Lovecraft’s descriptions of Vermont, New England and the Appalachians allow us to to travel during the lockdown. Landscapes have always been a character in its own right in HPL’s stories. You name « cosmic regionalism » Lovecraft’s final and third phase of aesthetic thought. Could you explain this idea ?

Even though he professed himself a devotee of England, Lovecraft truly loved his native land, but he was quite late in exploring it. As late as 1920 he stated that he had only ventured into the states of Rhode Island, Massachusetts, and Connecticut. Only after his mother died in 1921, and then after his failed marriage in 1924–26 (when he spent two horrible years in New York City), did he begin to travel widely. He went as far north as Quebec (Canada), and as far south as Key West, the chain of islands off the southern coast of Florida. His favourite cities were Charleston (South Carolina), Richmond (Virginia), and several others. He found much to appreciate in the impressive public buildings of Washington, D.C. All these trips somehow fed into his writing.

The notion of « cosmic regionalism » refers to the fact that Lovecraft liked to establish realism in his stories at the outset by placing them in some verifiably real area — usually New England. Even his imaginary New England towns (Arkham, Dunwich, Innsmouth, Kingsport) were based on real cities, and he drew many of their details from his travels. But he was not content to be only a regionalist ; he used these locales as springboards for cosmic voyages throughout the universe. He felt that the weird tale must be fundamentally a realistic genre except where the weird or supernatural enters. Otherwise it cannot be convincing to the sophisticated reader.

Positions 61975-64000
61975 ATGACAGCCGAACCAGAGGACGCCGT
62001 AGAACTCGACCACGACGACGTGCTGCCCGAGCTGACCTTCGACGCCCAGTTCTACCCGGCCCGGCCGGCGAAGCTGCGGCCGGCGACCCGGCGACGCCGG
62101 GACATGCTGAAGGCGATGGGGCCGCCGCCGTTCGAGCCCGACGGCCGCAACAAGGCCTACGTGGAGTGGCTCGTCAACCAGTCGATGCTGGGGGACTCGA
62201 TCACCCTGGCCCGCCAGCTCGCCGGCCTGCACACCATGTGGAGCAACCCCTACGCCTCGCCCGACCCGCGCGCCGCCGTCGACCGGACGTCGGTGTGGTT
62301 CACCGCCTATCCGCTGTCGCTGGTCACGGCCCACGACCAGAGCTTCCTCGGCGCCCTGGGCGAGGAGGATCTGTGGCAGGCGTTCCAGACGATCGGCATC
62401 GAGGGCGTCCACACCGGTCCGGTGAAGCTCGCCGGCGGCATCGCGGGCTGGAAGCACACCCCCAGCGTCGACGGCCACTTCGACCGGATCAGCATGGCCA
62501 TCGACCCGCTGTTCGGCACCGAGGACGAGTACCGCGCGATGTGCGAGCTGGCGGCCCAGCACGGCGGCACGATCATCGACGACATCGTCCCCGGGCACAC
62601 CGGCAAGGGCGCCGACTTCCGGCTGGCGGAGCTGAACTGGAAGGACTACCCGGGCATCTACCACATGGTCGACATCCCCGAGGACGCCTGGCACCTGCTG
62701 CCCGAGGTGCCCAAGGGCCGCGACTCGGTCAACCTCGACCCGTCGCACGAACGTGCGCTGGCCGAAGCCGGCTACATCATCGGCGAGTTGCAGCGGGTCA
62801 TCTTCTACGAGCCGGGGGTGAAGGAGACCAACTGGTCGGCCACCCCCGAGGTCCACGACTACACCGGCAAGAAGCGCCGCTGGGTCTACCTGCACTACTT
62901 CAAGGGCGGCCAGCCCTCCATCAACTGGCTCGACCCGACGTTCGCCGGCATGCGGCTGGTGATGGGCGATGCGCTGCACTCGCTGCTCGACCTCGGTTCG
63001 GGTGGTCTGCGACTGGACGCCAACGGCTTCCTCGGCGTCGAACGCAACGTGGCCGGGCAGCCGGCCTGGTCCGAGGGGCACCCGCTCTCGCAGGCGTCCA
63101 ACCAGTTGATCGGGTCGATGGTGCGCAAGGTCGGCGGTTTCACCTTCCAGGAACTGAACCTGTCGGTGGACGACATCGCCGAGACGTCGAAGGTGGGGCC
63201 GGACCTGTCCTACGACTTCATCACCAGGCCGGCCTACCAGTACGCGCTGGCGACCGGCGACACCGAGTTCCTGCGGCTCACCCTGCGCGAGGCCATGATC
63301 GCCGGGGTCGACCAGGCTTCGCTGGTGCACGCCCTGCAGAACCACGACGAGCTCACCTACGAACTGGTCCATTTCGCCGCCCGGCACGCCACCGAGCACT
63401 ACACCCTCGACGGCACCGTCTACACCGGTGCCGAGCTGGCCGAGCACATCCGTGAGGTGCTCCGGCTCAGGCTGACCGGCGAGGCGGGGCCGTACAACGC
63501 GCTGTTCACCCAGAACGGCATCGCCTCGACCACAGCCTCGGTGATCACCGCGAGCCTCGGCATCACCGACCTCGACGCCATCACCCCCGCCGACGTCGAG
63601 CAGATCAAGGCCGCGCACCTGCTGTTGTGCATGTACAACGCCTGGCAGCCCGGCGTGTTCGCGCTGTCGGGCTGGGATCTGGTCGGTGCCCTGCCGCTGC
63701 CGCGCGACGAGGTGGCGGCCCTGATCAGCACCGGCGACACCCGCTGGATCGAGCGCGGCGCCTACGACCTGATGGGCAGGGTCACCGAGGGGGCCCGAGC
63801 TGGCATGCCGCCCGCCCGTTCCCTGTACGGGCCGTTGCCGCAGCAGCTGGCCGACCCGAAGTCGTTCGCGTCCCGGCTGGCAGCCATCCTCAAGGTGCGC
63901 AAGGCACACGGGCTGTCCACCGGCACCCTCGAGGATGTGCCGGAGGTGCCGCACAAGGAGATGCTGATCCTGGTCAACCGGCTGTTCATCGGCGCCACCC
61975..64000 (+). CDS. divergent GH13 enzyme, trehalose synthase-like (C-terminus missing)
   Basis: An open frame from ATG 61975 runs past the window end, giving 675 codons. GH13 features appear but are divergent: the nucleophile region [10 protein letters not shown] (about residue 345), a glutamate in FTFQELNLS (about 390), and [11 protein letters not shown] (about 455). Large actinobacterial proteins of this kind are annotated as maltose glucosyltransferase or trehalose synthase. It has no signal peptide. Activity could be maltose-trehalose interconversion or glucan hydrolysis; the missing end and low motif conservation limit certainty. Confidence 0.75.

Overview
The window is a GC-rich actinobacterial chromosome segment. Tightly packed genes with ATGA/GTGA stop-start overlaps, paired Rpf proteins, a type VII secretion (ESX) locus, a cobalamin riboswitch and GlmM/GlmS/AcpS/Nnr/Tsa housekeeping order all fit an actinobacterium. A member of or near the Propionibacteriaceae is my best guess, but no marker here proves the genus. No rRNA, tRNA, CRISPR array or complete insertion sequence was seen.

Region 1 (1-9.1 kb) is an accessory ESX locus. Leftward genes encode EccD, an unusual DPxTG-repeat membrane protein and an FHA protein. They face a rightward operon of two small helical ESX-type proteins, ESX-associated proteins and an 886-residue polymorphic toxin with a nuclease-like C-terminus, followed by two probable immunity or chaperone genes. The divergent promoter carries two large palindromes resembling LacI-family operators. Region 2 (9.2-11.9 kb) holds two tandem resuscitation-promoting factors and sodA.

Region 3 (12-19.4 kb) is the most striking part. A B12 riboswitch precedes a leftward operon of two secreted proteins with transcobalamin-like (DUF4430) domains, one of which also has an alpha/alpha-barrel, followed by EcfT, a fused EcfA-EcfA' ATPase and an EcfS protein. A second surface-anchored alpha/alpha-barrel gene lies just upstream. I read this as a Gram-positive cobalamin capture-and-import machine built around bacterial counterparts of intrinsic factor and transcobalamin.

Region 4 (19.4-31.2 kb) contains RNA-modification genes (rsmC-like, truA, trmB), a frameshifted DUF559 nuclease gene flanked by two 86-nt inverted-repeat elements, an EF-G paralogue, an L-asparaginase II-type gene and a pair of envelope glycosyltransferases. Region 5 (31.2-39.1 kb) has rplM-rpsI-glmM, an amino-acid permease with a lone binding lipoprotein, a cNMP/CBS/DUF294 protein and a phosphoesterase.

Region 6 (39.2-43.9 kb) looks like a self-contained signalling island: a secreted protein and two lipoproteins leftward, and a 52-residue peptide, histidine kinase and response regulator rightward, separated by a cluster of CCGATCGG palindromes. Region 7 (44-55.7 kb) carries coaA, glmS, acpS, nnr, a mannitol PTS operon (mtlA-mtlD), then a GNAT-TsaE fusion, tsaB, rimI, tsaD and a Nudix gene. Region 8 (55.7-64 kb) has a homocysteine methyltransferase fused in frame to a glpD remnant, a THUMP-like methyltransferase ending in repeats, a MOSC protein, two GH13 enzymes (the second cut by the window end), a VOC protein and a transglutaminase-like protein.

Lovecraft was far from being a recluse ! He took advantage of his travels to collect elements of American folklore. When he was in Vermont Lovecraft collected local legends (about whippoorwills for instance). Aside being a regionalist author, was Lovecraft a folklorist, like Henry Wentworth Akeley ?

Actually, the legend of the whippoorwills is something he heard from a friend, Edith Miniter, whom he visited in the remote town of Wilbraham, in central Massachusetts.